Travis Chappell’s 5 Key Elements to Grow your Podcast AudienceSeptember 9, 2021
Growing your podcast’s list of guests is a common strategy to ensure success. Attracting influential guests often results in a growing podcast audience. While it may be a simple idea, the execution proves far more complex. Travis Chappell agrees that guests are a vital step to reaching greater heights. And he recommends all podcasters use these five essential elements when reaching out to potential guests.
Lead with value
More often than not, you are reaching out to the potential guest via a social platform or email. The only methods of proving yourself interesting are the way you send the message and its content. Use each connection as a chance to distinguish yourself. People look for reasons not to read your email, do not give them any. Instead, craft a personable message showing more value than a simple copy and paste.
Giving information to a potential guest requires control. A lack of information puts you in their trash bin, but too much information essentially gives your guest homework. They have to go out of their way to understand the content of your email better, and not everyone is willing to do it. When introducing yourself, be concise. Give enough information to establish yourself and then link your name or podcast to a place where they can learn more about either if they feel inclined.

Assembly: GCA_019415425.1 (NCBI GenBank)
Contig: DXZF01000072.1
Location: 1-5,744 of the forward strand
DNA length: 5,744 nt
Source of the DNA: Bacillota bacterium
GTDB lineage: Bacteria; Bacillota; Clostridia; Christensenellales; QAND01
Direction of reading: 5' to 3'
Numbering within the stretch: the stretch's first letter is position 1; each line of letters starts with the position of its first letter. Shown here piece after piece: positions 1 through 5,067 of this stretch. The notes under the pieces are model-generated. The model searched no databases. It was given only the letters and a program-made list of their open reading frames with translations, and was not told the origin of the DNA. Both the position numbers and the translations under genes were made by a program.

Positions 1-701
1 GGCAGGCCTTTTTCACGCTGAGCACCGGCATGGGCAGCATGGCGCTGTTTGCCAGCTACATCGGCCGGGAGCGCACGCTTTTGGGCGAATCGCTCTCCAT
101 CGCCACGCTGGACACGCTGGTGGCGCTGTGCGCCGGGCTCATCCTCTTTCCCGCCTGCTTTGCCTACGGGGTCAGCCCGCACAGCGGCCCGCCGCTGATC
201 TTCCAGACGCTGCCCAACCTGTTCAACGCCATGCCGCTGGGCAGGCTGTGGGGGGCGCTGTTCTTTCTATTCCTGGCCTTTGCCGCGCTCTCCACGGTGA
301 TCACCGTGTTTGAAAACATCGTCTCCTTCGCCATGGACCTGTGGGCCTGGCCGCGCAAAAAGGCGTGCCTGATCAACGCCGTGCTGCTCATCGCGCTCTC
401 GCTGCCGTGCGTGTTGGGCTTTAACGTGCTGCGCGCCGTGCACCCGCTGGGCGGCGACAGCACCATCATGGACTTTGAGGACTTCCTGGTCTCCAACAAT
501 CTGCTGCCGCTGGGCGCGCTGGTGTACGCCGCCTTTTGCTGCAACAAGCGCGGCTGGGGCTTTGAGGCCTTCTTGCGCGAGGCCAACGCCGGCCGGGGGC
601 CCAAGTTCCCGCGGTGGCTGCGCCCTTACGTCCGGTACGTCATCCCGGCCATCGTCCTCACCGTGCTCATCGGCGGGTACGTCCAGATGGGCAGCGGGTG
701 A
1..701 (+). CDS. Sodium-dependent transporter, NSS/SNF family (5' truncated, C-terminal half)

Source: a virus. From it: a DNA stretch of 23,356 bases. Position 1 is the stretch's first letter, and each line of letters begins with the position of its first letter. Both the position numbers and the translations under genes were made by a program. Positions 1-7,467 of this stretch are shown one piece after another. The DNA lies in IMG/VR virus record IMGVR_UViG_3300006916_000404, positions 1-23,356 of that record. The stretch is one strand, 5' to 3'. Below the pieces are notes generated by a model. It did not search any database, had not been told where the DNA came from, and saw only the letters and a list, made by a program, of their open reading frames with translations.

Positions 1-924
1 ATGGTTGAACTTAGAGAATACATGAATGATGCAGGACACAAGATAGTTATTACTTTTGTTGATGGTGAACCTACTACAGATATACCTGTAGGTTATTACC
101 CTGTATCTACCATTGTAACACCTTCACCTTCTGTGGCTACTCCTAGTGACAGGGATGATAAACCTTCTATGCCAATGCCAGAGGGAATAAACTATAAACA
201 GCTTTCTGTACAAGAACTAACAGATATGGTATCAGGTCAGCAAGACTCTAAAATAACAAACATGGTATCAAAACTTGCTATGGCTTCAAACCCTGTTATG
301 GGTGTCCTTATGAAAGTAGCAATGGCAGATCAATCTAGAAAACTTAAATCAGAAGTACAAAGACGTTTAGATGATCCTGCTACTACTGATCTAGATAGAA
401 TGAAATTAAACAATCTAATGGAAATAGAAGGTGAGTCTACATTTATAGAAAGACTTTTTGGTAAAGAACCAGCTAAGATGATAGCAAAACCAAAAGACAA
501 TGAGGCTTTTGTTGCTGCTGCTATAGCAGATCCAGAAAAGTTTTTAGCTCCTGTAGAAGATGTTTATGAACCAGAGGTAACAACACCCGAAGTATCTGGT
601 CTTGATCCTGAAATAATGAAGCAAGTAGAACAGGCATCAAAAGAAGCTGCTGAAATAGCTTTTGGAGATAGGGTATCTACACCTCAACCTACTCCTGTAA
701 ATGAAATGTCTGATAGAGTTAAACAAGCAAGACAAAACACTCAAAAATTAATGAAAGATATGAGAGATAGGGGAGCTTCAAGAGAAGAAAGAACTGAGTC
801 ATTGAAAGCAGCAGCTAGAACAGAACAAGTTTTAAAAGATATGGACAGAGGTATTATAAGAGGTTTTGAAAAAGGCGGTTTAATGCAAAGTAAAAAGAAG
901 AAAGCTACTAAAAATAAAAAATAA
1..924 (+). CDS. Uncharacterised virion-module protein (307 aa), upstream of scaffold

Establishing yourself as credible takes the most significant priority in your cold contact. Chappell advises every connection to be short and to the point. However, offering credibility is exempt from this rule. You need to prove their time will not be wasted. A good starting point is to reference any previous guests you believe add to your credibility. If you can find their network, look for any overlap and highlight the connections you share. Have enough credibility within the email, so they do not have to research you outside the email.
You do not want to give the impression of an underlying request after the guest agrees to your first. Vague language is your enemy. Make your request clear and have a call-to-action along with it. The request should be the one sentence you keep rewriting. When it comes to the call-to-action, give them something like a calendar link for guests. The easier you make their life, the more likely you will receive a favorable response.
Thanks in Advance
Thanking someone in the cold contact has some psychology behind it. When you thank someone in advance for an action they have not yet done, it opens a loop in their minds—humans like to close loops at a subconscious level. We have a stronger urge to complete something if we have already been thanked for it. Opening the loop will not drastically change the number of responses you get. But you should certainly take every bit of help you can. Consistently using these five essential elements when reaching out to a potential guest can lead to a much larger guest pool in the long run.
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